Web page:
The Wizard in the Woods works well enough for a small but sufficient dose of stop-motion magic.

The Wizard in the Woods (2016) Review By Mark McPherson

Published on July 28, 2022

Rating 3.5 /5

George Summers writes and directs this simple yet sublime slice of fantasy animation. It’s a very simple tale for an animated short. A wizard ventures into the woods hoping to find some great magic. He happens upon something great but almost makes another unique discovery. There’s a talking tree in the woods. Maybe that tree could become an ally.

The film is shot in glorious stop-motion with that rugged style that gives the film an extra touch of love. I love the look of the wizard with his knit wizard hat, glasses so big and white they obscure his eyes, and a big white beard that obscures the rest of his face. The way it all moves as he shuffles through the woods has this cute and charming sensation. Perhaps it's his squat features or lacking facial expressions that make him so simplistically adorable. For whatever reason, he’s a character that catches your eye and I’m sure is making some marketers of plushies salivate for the marketing potential.

The tree itself is a bit too simplistic. The tree’s expressions are animated digitally as opposed to the same stop-motion as the wizard. There’s a bit of a disorienting nature to having a character exist in a different medium but only with its face. The compositing of this character becomes quite obvious in scenes of darker lighting as the wizard weaves his spells and transforms the tree into a different object.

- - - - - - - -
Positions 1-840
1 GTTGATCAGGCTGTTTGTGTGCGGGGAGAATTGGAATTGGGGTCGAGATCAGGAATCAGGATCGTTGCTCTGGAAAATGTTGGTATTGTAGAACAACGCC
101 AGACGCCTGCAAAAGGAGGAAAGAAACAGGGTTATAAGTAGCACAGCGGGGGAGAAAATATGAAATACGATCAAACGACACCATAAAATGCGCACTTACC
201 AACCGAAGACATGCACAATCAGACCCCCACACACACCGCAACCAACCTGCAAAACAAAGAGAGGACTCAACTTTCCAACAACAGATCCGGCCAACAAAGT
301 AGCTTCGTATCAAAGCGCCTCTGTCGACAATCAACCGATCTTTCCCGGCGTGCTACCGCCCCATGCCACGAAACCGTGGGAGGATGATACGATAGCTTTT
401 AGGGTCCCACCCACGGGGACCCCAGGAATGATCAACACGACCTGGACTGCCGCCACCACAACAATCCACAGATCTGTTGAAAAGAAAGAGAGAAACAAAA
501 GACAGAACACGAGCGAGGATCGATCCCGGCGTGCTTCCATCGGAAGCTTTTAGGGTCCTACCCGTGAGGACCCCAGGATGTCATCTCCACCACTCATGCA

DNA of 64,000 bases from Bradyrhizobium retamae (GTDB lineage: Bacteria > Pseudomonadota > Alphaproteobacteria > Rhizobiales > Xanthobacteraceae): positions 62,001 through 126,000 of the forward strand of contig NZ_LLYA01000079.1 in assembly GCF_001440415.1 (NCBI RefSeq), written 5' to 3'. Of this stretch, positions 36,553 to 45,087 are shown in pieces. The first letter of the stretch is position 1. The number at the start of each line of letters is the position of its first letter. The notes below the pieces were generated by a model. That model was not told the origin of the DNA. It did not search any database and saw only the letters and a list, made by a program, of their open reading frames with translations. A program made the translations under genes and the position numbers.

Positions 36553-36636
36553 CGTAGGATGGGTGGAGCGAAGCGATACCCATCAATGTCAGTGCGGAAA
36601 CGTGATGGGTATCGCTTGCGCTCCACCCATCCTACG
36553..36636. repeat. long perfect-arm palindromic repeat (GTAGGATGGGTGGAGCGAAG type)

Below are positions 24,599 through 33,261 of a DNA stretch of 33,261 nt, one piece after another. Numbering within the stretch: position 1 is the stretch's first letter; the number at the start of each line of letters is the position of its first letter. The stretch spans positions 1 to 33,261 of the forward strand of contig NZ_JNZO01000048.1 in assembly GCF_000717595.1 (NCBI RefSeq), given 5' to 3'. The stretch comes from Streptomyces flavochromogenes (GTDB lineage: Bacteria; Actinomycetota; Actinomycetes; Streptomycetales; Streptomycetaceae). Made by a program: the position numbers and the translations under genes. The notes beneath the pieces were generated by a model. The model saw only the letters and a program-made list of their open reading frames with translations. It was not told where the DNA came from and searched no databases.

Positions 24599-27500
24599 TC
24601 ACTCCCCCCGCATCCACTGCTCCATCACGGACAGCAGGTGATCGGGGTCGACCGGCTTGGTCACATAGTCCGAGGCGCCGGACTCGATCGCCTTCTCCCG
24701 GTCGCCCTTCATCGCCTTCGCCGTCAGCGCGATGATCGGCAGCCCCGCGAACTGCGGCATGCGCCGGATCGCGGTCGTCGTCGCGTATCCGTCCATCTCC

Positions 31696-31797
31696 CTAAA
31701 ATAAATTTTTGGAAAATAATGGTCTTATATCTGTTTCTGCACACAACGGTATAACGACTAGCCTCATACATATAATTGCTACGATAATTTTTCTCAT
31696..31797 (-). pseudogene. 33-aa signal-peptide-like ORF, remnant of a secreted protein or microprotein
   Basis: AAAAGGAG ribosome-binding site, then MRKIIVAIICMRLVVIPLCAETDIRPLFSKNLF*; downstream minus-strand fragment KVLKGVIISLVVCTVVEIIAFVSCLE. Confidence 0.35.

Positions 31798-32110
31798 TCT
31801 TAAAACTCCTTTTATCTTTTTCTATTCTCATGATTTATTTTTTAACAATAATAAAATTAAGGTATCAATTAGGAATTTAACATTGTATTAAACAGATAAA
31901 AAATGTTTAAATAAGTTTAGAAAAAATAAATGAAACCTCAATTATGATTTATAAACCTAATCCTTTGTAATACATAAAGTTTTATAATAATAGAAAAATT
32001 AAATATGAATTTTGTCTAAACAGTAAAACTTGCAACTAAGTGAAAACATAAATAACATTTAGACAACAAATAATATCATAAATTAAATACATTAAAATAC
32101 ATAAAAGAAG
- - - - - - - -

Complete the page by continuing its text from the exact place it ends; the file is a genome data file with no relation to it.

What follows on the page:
At only six minutes, there’s a lot of breathing room in this short. We get to see a lot of detail in the woods and take in the environment. Everything from the leaves on the trees to the peering light is gorgeously staged. We get to know just enough about the wizard and the tree to care for their relationship in such a short time. They both have very understated expressions that work to convey their sense of wonder, happiness, and sadness. We also get to appreciate some of the low-key magic of this short in how the wizard tries to find a way to make the world a better place. The parting skies and glowing wands are nice touches.

The Wizard in the Woods works well enough for a small but sufficient dose of stop-motion magic. It uses the medium well enough that it’s easy enough to be won over by its calming sense of animated wonder. It should be noted this short has nothing to do with the children’s book of the same name. That being said, I could easily see kids digging this sweet fantasy that can easily appeal to all ages. The short comes recommended for anybody with a love of animation and magic.

Written By

Mark McPherson

Written By

Mark McPherson

Mark has been a professional film critic for over five years and a film lover all his life.

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